Vanlife diaries #5: Alabama Hills & Death Valley
After leaving our beloved Joshua Tree behind and journeying even farther into the scorching California desert, we spent the week exploring Alabama Hills and Death Valley before finally crossing into Nevada. Despite having visited both of these spots previously, every hike brought new scenery to the forefront and left us wide-eyed in amazement at the diversity of places we thought we knew— queue that familiar feeling of never having enough time!
What we’ve been up to this week
We started out the week with “spa day” in Palm Springs, which is what we’ve come to call any day spent at a hotel deep cleaning our dirt-caked bodies and catching up on the maintenance of overgrown body hair. The stay was entirely free thanks to Dan’s reward points, but even so, we certainly got our points-worth by splashing around in the pool for the better part of the afternoon and running the hotel ice machine to empty.
Almost the entire next day was then used to run errands around the greater Palm Springs area, arriving to our dispersed campsite (only half as far as we’d intended to make it) well after dark. When we did finally arrive at Alabama Hills the next morning, it was with bright eyes and bushy tails, the effects of spa day in full show.
Alabama Hills is one of my absolute favourite spots in California, an unlikely meeting point between the sunburnt desert and the High Sierras where orange granite warps into long arches that offer a perfect frame of Mt Whitney, the highest peak in the contiguous US.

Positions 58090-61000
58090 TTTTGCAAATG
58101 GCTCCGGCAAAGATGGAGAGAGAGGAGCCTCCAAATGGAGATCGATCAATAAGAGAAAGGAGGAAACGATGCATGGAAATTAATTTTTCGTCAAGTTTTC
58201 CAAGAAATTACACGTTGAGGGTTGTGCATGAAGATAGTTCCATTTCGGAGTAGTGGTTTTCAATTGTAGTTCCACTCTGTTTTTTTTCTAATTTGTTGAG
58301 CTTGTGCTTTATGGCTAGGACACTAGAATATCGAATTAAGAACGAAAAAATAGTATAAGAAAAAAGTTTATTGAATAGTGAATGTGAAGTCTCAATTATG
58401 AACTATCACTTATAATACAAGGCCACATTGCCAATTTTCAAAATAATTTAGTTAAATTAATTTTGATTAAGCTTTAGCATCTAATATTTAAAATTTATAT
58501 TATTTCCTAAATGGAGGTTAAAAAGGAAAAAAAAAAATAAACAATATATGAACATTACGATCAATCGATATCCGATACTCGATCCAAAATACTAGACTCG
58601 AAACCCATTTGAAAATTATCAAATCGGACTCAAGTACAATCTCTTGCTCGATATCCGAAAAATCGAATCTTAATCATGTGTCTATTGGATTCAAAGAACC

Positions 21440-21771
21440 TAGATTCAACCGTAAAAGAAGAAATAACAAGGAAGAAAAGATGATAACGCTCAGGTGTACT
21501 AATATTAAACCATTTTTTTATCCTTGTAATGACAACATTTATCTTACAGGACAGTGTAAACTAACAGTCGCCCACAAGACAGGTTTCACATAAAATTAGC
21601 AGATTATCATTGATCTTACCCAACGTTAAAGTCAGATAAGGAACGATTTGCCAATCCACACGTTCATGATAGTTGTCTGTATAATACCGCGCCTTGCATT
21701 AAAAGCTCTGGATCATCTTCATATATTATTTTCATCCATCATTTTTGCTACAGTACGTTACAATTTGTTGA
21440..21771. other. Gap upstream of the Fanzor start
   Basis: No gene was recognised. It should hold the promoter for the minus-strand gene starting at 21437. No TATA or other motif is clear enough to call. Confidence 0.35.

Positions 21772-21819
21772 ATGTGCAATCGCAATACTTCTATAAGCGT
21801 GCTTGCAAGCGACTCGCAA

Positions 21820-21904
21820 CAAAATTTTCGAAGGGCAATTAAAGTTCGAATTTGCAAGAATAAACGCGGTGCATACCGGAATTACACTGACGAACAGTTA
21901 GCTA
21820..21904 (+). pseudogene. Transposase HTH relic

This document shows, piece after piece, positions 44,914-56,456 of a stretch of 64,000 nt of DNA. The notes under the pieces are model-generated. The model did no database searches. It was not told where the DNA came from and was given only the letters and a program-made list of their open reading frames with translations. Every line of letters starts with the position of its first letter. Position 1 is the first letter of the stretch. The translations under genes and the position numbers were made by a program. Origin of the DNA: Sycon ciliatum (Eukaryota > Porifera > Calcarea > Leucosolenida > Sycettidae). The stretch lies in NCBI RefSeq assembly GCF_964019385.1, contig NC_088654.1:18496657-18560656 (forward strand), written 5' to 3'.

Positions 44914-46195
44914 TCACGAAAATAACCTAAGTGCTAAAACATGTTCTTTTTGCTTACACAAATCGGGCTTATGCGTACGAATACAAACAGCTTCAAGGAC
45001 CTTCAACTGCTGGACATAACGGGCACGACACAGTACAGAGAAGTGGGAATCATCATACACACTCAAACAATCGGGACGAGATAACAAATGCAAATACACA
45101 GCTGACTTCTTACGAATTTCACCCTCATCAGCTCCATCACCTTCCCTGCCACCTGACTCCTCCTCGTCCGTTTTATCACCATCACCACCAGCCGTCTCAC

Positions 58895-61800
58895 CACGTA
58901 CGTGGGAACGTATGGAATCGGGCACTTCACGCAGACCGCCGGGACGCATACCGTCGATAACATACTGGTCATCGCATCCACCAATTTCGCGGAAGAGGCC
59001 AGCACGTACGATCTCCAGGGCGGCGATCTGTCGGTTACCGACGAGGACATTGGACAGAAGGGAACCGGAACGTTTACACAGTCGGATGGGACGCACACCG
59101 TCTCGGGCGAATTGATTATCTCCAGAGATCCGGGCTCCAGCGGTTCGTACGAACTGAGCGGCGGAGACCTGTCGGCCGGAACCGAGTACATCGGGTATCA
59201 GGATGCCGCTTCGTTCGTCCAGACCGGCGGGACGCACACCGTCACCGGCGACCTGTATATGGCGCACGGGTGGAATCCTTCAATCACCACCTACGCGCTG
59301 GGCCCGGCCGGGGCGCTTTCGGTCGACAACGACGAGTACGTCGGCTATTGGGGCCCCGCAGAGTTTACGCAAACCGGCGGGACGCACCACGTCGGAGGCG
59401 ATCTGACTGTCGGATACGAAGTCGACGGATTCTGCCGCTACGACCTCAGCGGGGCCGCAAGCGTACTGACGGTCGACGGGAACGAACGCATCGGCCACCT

It’s like a miniaturised version of Joshua Tree, the monzogranite and cacti immediately familiar, but with an array of rock features that really do rival Utah’s Arches National Park.
For all my attempts at comparison, though, the real beauty of Alabama Hills is that there simply isn’t anywhere like it— you can find better climbing, bigger arches, more abundant cacti, and even more impressive peaks, but you will almost never find it all in a single location.
To make matters even better, Alabama Hills is maintained by the Bureau of Land Management (BLM), meaning that it’s free to access AND camp just about anywhere within the protected area.
Rest assured that we took full advantage of the opportunity to post-up at some remote pull-out and lounge about outside, but only after a very vigorous day of exploration.
We spent our first morning in Alabama Hills on a scavenger hunt of sorts, searching for rock arches both on and off the trail.
I’d previously hiked to the well-known and oft-photographed Mobius Arch during sunset, but as it turns out, there are easily a dozen other arches scattered about the landscape, and that’s only the ones we managed to find.
Undoubtedly, Cyclops Arch stole the show, rising exponentially larger than any other arch in the region and offering such a perfect window onto Whitney that you’d swear it was designed for just such a purpose.
Read more: THE ULTIMATE 1-DAY ALABAMA HILLS ITINERARY: 11 BEST HIKES & ARCHES (+ EASY CLIMBING AT THE CANDY STORE)